Community Environment Days
Community Environment Days are held every year from April to September to help reduce the amount of reusable, recyclable or household hazardous waste going into landfill.
Do your part to create a cleaner, greener and more liveable Toronto. Drop off reusable and recyclable items such as clothing, small appliances, non-perishable food items and electronics. You can also drop off household hazardous waste for safe disposal and pick up free compost for your garden.
Pick up for free:
- Leaf compost: *New for 2019 – compost will come in 13 kg bags (limit of two bags per household, while supplies last)
- Kitchen container ($5 each)
Drop off for recycling or proper disposal:
Donate items in good condition for reuse:
- Sporting goods
- Books (excluding textbooks)
- Cameras, CDs, DVDs and Blu-rays
- Dress-up clothing and costume jewelry
- Clothing, linens, etc.
- Small household items
- Musical instruments, board games
- Eyeglasses, walking aids, hearing aids, etc.
- Arts and crafts supplies
- Non-perishable foods
Please do not bring: ink cartridges or toner, construction waste, air conditioners, garbage, wood, cassette and videotapes, commercial/industrial hazardous waste and scrap metal.
Community Environment Days are held in all 25 wards from April to September.
Resident are invited to pick up free compost at all Community Environment Day events. The compost was created from the yard waste and organic materials collected at the curb, throughout the City of Toronto.
The majority of the finished compost comes from the yard waste program, while five to ten per cent may come from the Green Bin program. Various Ontario processors receive both of these materials and blend them with organic materials of different types and sources, producing optimum conditions for composting. Before leaving the facilities, the compost is tested to ensure quality and provincial requirements for safety.
The compost acts as an excellent soil amendment and is safe to use in gardens and on lawns; however, plants should not be placed in pure compost just as they should not be placed pure fertilizer. One part compost should be mixed with six parts soil.
Compost is the product of a controlled, safe and efficient process. The process uses naturally occurring micro-organisms to convert materials that were once considered waste, into an excellent source of plant nutrients for gardens and lawns. Compost also improves the structure and water holding properties of soil.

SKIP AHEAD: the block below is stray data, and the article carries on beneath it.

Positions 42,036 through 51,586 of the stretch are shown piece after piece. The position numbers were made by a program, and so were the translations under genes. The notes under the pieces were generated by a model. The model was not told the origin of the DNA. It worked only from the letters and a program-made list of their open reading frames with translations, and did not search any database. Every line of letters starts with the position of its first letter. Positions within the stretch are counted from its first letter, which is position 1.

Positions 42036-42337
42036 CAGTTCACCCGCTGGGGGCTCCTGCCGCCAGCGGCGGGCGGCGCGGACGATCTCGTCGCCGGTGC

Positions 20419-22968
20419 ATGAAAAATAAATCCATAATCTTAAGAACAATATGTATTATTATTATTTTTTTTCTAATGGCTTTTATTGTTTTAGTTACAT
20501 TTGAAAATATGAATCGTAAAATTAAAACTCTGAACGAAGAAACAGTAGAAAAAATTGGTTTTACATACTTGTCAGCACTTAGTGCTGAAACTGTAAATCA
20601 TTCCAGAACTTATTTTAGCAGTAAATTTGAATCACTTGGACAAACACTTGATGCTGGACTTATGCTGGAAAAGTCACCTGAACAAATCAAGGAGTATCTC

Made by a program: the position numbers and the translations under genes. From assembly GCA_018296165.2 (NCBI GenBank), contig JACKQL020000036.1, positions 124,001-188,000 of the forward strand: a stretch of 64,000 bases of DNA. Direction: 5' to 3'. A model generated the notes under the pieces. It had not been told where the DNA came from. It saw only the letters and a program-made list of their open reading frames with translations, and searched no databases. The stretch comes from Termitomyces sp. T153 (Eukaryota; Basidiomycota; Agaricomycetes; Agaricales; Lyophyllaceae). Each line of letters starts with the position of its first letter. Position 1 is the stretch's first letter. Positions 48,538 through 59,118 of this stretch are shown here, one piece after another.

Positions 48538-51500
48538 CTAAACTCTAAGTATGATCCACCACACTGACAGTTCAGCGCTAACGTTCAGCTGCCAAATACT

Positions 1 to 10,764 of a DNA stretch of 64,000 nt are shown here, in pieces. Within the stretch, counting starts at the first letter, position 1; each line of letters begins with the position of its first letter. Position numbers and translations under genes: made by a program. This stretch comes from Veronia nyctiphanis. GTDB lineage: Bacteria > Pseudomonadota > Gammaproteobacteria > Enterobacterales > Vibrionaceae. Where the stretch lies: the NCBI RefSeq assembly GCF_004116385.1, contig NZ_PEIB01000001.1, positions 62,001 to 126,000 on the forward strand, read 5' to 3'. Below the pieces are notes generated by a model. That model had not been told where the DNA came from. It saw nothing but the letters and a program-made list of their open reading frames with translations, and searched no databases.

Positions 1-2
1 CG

For more information, read the What Happens to Organics page.
By donating your items, you’re helping Community Environment Days support local charities and keep items out of landfill.
Waste Diversion Statistics 2013-2018
|2013||155,490 kg of electronics
303,945 kg of household hazardous waste
108,652 kg of non-Blue box material diverted
|2014||167,661 kg of electronics
310,845 kg of household hazardous waste
68,792 kg of reusable household goods
7,468 kg of arts & crafts supplies
|2015||111,185 kg of electronics
340,400 kg of household hazardous waste
56,470 kg of reusable household goods
13,535 kg of arts & crafts supplies
|2016||125,200 kg of electronics
320,390 kg of household hazardous waste
57,350 kg of reusable household goods
7,830 kg of arts & crafts supplies
123 kg of food donated
|2017||99,370 kg of electronics
290,260 kg of household hazardous waste
48,790 kg of reusable household goods
9,840 kg of arts & crafts supplies
105 kg of food donated
|2018||99,595 kg of electronics
263,695 kg of household hazardous waste
51,682 kg of reusable household goods
15,030 kg of arts & crafts supplies
109 kg of food donated
Non-Blue box materials include donations for reuse or recycling through community organizations and TDSB schools. Prior to 2009, the total non-Blue box amount listed here also included plastic shopping bags and polystyrene, which have since been included in the Blue Bin program.